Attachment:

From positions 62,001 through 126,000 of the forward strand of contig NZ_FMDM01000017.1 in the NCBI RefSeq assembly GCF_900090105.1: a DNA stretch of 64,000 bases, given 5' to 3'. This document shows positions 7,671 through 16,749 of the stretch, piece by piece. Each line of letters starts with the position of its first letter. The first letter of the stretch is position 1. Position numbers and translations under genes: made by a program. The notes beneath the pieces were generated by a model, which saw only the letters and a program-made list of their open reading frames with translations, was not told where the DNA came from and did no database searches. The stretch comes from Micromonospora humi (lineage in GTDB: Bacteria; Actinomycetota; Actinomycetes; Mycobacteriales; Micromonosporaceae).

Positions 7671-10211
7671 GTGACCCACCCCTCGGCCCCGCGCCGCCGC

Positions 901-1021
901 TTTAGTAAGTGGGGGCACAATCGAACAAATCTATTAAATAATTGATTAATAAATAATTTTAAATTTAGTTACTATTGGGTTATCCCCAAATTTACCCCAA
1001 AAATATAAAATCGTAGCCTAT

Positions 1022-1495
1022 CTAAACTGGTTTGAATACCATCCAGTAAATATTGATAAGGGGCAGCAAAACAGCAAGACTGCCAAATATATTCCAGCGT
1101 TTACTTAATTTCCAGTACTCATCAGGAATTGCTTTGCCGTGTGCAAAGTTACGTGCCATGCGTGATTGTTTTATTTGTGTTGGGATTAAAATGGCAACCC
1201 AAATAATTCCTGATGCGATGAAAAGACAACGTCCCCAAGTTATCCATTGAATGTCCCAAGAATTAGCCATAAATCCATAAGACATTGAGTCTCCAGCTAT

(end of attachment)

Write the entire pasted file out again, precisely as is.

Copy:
From positions 62,001 through 126,000 of the forward strand of contig NZ_FMDM01000017.1 in the NCBI RefSeq assembly GCF_900090105.1: a DNA stretch of 64,000 bases, given 5' to 3'. This document shows positions 7,671 through 16,749 of the stretch, piece by piece. Each line of letters starts with the position of its first letter. The first letter of the stretch is position 1. Position numbers and translations under genes: made by a program. The notes beneath the pieces were generated by a model, which saw only the letters and a program-made list of their open reading frames with translations, was not told where the DNA came from and did no database searches. The stretch comes from Micromonospora humi (lineage in GTDB: Bacteria; Actinomycetota; Actinomycetes; Mycobacteriales; Micromonosporaceae).

Positions 7671-10211
7671 GTGACCCACCCCTCGGCCCCGCGCCGCCGC

Positions 901-1021
901 TTTAGTAAGTGGGGGCACAATCGAACAAATCTATTAAATAATTGATTAATAAATAATTTTAAATTTAGTTACTATTGGGTTATCCCCAAATTTACCCCAA
1001 AAATATAAAATCGTAGCCTAT

Positions 1022-1495
1022 CTAAACTGGTTTGAATACCATCCAGTAAATATTGATAAGGGGCAGCAAAACAGCAAGACTGCCAAATATATTCCAGCGT
1101 TTACTTAATTTCCAGTACTCATCAGGAATTGCTTTGCCGTGTGCAAAGTTACGTGCCATGCGTGATTGTTTTATTTGTGTTGGGATTAAAATGGCAACCC
1201 AAATAATTCCTGATGCGATGAAAAGACAACGTCCCCAAGTTATCCATTGAATGTCCCAAGAATTAGCCATAAATCCATAAGACATTGAGTCTCCAGCTAT